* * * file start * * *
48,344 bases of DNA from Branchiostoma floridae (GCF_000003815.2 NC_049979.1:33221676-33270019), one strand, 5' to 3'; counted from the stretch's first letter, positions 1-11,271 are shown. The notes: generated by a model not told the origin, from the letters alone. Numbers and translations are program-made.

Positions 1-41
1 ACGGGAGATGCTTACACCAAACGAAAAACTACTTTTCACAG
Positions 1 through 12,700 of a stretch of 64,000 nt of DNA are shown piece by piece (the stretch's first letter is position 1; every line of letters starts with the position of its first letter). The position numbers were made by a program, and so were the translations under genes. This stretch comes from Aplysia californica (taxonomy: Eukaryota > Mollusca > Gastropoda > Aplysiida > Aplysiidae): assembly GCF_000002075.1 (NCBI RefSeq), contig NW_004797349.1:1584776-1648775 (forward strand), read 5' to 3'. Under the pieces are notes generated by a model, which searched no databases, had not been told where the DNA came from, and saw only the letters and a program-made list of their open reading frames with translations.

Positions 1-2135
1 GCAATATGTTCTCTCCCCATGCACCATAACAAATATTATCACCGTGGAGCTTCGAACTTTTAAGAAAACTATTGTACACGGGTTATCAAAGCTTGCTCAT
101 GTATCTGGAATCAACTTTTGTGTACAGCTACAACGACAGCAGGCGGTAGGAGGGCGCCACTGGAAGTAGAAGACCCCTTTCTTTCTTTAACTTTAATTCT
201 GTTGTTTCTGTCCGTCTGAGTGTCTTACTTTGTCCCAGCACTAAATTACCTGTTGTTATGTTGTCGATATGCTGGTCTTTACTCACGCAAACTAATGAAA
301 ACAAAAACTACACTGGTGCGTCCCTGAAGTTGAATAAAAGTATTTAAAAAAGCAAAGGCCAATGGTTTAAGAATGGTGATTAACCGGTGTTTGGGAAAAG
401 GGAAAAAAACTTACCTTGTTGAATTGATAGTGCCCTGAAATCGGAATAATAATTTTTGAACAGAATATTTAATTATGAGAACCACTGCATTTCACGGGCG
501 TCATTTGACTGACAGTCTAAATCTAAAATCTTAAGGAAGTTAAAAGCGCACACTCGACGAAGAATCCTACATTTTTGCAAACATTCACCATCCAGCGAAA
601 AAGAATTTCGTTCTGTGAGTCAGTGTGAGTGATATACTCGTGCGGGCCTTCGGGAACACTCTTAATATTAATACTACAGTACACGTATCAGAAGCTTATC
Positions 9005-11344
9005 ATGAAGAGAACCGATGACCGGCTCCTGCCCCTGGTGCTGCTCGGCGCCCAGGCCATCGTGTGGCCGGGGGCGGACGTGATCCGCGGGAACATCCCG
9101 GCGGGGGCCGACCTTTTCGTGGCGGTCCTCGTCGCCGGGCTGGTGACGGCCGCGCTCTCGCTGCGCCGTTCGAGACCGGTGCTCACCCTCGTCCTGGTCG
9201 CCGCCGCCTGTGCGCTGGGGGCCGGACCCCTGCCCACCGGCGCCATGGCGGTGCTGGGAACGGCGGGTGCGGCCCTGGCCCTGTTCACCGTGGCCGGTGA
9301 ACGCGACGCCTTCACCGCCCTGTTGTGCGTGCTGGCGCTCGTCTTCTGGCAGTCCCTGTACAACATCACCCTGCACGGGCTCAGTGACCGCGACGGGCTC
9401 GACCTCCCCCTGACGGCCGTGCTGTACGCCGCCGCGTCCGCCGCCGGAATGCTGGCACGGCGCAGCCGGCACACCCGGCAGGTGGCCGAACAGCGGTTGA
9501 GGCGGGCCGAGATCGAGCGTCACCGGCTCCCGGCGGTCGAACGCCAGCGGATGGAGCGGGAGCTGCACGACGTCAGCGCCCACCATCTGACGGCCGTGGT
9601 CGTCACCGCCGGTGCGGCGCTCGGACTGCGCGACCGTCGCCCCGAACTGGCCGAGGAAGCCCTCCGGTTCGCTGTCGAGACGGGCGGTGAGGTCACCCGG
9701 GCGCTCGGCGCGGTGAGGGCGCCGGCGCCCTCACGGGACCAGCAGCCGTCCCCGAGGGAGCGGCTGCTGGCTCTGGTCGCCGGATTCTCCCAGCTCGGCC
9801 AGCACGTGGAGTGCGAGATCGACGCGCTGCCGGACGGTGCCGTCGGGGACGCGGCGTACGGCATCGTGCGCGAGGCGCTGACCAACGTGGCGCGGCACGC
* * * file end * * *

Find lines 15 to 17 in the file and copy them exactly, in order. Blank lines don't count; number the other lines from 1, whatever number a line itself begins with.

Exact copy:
9101 GCGGGGGCCGACCTTTTCGTGGCGGTCCTCGTCGCCGGGCTGGTGACGGCCGCGCTCTCGCTGCGCCGTTCGAGACCGGTGCTCACCCTCGTCCTGGTCG
9201 CCGCCGCCTGTGCGCTGGGGGCCGGACCCCTGCCCACCGGCGCCATGGCGGTGCTGGGAACGGCGGGTGCGGCCCTGGCCCTGTTCACCGTGGCCGGTGA
9301 ACGCGACGCCTTCACCGCCCTGTTGTGCGTGCTGGCGCTCGTCTTCTGGCAGTCCCTGTACAACATCACCCTGCACGGGCTCAGTGACCGCGACGGGCTC